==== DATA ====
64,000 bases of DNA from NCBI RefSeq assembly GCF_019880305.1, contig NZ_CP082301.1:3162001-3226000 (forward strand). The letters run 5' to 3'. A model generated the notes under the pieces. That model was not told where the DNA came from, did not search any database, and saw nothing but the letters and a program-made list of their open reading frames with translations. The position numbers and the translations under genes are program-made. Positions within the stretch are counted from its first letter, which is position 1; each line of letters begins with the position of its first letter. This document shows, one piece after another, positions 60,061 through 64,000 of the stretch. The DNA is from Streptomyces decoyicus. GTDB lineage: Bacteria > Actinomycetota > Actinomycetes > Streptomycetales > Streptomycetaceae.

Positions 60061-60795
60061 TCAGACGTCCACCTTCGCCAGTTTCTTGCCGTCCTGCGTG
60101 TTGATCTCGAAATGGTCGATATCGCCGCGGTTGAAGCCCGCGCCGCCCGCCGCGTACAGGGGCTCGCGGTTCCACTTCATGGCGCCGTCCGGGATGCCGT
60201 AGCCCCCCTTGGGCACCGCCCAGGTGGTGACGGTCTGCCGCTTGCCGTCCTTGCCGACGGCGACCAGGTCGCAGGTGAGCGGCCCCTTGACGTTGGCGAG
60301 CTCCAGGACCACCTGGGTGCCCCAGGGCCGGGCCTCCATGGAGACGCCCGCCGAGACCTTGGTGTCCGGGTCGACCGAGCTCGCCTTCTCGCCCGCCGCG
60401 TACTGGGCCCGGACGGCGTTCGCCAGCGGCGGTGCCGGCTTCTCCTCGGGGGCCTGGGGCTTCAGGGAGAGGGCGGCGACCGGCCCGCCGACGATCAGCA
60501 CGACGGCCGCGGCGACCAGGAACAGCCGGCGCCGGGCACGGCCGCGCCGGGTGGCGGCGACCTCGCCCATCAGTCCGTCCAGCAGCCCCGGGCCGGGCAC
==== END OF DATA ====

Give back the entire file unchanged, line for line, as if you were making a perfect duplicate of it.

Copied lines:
64,000 bases of DNA from NCBI RefSeq assembly GCF_019880305.1, contig NZ_CP082301.1:3162001-3226000 (forward strand). The letters run 5' to 3'. A model generated the notes under the pieces. That model was not told where the DNA came from, did not search any database, and saw nothing but the letters and a program-made list of their open reading frames with translations. The position numbers and the translations under genes are program-made. Positions within the stretch are counted from its first letter, which is position 1; each line of letters begins with the position of its first letter. This document shows, one piece after another, positions 60,061 through 64,000 of the stretch. The DNA is from Streptomyces decoyicus. GTDB lineage: Bacteria > Actinomycetota > Actinomycetes > Streptomycetales > Streptomycetaceae.

Positions 60061-60795
60061 TCAGACGTCCACCTTCGCCAGTTTCTTGCCGTCCTGCGTG
60101 TTGATCTCGAAATGGTCGATATCGCCGCGGTTGAAGCCCGCGCCGCCCGCCGCGTACAGGGGCTCGCGGTTCCACTTCATGGCGCCGTCCGGGATGCCGT
60201 AGCCCCCCTTGGGCACCGCCCAGGTGGTGACGGTCTGCCGCTTGCCGTCCTTGCCGACGGCGACCAGGTCGCAGGTGAGCGGCCCCTTGACGTTGGCGAG
60301 CTCCAGGACCACCTGGGTGCCCCAGGGCCGGGCCTCCATGGAGACGCCCGCCGAGACCTTGGTGTCCGGGTCGACCGAGCTCGCCTTCTCGCCCGCCGCG
60401 TACTGGGCCCGGACGGCGTTCGCCAGCGGCGGTGCCGGCTTCTCCTCGGGGGCCTGGGGCTTCAGGGAGAGGGCGGCGACCGGCCCGCCGACGATCAGCA
60501 CGACGGCCGCGGCGACCAGGAACAGCCGGCGCCGGGCACGGCCGCGCCGGGTGGCGGCGACCTCGCCCATCAGTCCGTCCAGCAGCCCCGGGCCGGGCAC